Sangaha, Saṅgaha, Saṅgāha: 2 definitions
Sangaha means something in Buddhism, Pali. If you want to know the exact meaning, history, etymology or English translation of this term then check out the descriptions on this page. Add your comment or reference to a book if you want to contribute to this summary article.
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Pali-English dictionarySource: BuddhaSasana: Concise Pali-English Dictionary
saṅgaha : (m.) 1. treatment; 2. compilation; collection. || saṅgāha (m.), a collection.Source: Sutta: The Pali Text Society's Pali-English Dictionary
1) Saṅgaha, 2 (nt.) (fr. saṃ+grah) restraining, hindrance, bond It. 73 (both reading & meaning very doubtful). (Page 666)
2) Saṅgaha, 1 (fr. saṃ+grah) 1. collecting, gathering, accumulation Vin. I, 253; Mhvs 35, 28.—2. comprising, collection, inclusion, classification Kvu 335 sq. (°kathā), cp. Kvu. translation 388 sq.; Vism. 191, 368 (eka°); °ṃ gacchati to be comprised, included, or classified SnA 7, 24, 291.—3. inclusion, i.e. constitution of consciousness, phase Miln. 40.—4. recension, collection of the Scriptures Mhvs 4, 61; 5, 95; 38, 44; DA. I, 131.—5. (applied) kind disposition, kindliness, sympathy, friendliness, help, assistance, protection, favour D. III, 245; Sn. 262, 263; A. I, 92; J. I, 86 sq.; III, 471; VI, 574; DA. I, 318; VvA. 63, 64; PvA. 196 (°ṃ karoti). The 4 saṅgaha-vatthūni or objects (characteristics) of sympathy are: dāna, peyyavajja, atthacariyā, samānattatā, or liberality, kindly speech, a life of usefulness (Rh. D. at Dial. III, 145: sagacious conduct; 223: justice), impartiality (? better as state of equality, i.e. sensus communis or feeling of common good). The BSk. equivalents (as saṅgrahavastūni) are dāna, priyavākya, tathārthacaryā, samānasukha-duḥkatā MVastu I. 3; and d. , p. , arthakriyā, samānārthatā (=samāna+artha+tā) Lal. Vist. 30. Cp. Divy 95, 124, 264. The P. refs. are D. III, 152, 232; A. II, 32, 248; IV, 219, 364; J. V, 330; SnA 236, 240. See also Kern, Toev. II. 67 s. v. (Page 666)
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Saṅgāha, (adj. -n.) (fr. saṃ+grah) 1. collecting, collection, Mhvs 10, 24.—2. restraining, self-restraint A. II, 142. (Page 666)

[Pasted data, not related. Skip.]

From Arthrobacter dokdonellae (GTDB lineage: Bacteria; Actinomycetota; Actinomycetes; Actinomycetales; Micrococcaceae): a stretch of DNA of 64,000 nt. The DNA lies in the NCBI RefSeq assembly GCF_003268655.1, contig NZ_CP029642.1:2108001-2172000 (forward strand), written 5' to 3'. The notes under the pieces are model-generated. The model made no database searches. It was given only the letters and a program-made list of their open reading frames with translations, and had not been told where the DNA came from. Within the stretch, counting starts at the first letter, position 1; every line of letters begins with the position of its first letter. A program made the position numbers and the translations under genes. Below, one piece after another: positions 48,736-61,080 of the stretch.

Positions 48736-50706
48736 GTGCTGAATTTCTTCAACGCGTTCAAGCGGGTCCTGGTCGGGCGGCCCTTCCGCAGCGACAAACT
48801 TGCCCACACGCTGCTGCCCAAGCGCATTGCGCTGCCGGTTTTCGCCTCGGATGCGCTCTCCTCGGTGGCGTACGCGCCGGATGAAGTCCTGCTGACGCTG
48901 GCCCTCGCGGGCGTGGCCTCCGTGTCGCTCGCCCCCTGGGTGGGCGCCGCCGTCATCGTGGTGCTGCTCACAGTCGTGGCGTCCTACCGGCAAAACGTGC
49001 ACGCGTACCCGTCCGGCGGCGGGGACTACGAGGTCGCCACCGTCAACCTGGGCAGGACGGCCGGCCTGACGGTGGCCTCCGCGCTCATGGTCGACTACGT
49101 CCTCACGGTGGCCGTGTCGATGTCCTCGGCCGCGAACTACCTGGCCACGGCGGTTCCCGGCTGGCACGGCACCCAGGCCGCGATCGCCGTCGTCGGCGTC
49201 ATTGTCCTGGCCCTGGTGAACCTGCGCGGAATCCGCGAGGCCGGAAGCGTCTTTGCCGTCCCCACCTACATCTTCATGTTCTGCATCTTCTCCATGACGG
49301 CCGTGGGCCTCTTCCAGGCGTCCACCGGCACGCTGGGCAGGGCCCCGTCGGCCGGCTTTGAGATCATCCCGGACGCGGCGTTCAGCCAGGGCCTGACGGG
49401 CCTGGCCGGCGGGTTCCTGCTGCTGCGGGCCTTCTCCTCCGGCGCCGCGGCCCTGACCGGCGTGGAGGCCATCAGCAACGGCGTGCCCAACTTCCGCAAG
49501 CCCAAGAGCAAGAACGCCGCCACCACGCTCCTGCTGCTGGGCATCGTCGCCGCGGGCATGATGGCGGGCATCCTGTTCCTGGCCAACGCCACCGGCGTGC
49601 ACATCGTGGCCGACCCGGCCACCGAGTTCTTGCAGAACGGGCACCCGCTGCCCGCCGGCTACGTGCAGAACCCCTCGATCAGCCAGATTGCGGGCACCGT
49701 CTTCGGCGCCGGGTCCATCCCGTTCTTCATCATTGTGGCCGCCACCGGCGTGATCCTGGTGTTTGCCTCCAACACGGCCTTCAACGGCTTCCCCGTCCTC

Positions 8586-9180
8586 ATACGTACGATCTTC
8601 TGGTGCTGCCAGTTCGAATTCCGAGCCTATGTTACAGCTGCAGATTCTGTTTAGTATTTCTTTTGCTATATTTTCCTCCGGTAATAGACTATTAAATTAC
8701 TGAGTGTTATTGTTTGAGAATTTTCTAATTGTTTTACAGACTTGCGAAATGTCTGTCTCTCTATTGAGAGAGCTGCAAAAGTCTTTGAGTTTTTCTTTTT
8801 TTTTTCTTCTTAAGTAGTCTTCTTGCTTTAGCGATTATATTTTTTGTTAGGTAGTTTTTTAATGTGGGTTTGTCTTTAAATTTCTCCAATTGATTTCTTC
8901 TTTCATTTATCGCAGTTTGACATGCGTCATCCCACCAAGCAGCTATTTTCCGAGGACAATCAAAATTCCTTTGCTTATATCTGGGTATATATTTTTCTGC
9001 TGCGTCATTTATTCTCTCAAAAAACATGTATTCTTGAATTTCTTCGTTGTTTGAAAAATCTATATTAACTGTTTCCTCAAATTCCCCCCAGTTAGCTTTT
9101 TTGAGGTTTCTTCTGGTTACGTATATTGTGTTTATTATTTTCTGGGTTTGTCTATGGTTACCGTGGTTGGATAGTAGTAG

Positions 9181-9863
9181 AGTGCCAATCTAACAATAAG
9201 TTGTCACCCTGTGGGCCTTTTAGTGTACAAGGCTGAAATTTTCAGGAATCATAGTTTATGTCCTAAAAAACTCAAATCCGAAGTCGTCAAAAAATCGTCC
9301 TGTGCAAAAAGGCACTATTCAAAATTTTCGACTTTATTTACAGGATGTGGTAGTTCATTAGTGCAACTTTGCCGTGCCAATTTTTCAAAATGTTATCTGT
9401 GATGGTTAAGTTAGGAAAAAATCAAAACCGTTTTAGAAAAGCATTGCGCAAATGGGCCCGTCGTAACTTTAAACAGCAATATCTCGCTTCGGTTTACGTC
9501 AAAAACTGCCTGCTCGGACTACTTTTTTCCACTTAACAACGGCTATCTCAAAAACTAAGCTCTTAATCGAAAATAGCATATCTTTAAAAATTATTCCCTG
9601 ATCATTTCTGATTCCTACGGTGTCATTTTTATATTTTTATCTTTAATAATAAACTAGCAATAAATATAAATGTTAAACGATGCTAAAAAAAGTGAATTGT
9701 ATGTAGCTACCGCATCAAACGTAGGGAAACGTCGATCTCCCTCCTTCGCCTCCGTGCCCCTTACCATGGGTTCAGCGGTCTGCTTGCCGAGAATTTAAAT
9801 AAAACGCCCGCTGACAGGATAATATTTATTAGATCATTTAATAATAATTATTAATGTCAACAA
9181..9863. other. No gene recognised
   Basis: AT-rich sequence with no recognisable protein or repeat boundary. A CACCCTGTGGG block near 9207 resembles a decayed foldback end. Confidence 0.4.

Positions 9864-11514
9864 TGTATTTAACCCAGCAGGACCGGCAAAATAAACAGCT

Pali is the language of the Tipiṭaka, which is the sacred canon of Theravāda Buddhism and contains much of the Buddha’s speech. Closeley related to Sanskrit, both languages are used interchangeably between religions.
See also (Relevant definitions)
Ends with: Abhidhammattha Sangaha, Dhammasangaha, Katasangaha, Kayasangaha, Natisangaha, Paccayasangaha, Patipattisangaha, Saddhammasangaha, Saratthasangaha, Simalankarasangaha, Suttasangaha, Vinayasangaha.
Full-text (+43): Sangahaka, Sankhepavannana, Saddhidha Sutta, Kaladana Sutta, Yava Jara Sutta, Gihipatipada Sutta, Atta Piya Sutta, Maccunabbhahata Sutta, Rupajirana Sutta, Supubbanha Sutta, Atthipunja Sutta, Jaramarana Sutta, Pavasi Sutta, Punnavaddhana Sutta, Arannaka Sutta, Dhammaratha Sutta, Sabrahmaka Sutta, Katasangaha, Dasadhamma Sutta, Lokanuvicarana Sutta.
Search found 16 books and stories containing Sangaha, Saṅgaha, Saṅgāha; (plurals include: Sangahas, Saṅgahas, Saṅgāhas). You can also click to the full overview containing English textual excerpts. Below are direct links for the most relevant articles:
A Discourse on Paticcasamuppada (by Venerable Mahasi Sayadaw)
A Survey of Paramattha Dhammas (by Sujin Boriharnwanaket)
Chapter 1 - The Scriptures And Their Commentaries < [Part 1 - General Introduction]
Introduction to Dhammasangani (by U Ko Lay)
Division II - Rupa Kanda < [Part II - The Dhammasangani]
Further Comments < [Division I - Cittuppada Kanda]
The Great Chronicle of Buddhas (by Ven. Mingun Sayadaw)
Biography (4): Hatthakālavaka of Uposatha Habit < [Chapter 45a - The Life Stories of Male Lay Disciples]
Part 8 - Explanations of The Thirty-two Major Marks < [Chapter 1 - The Story of Sataketu Deva, The Future Buddha]
Part 13 - What are the Factors for accomplishing the Pāramīs < [Chapter 7 - On Miscellany]
Part III - On The Commentaries And The Importance Of The Atthasalini < [Introductory Essay]
Chapter I - The Eight Main Types Of Thought Relating To The Sensuous Universe < [Part I - Good States Of Consciousness]
A Manual of Abhidhamma (by Nārada Thera)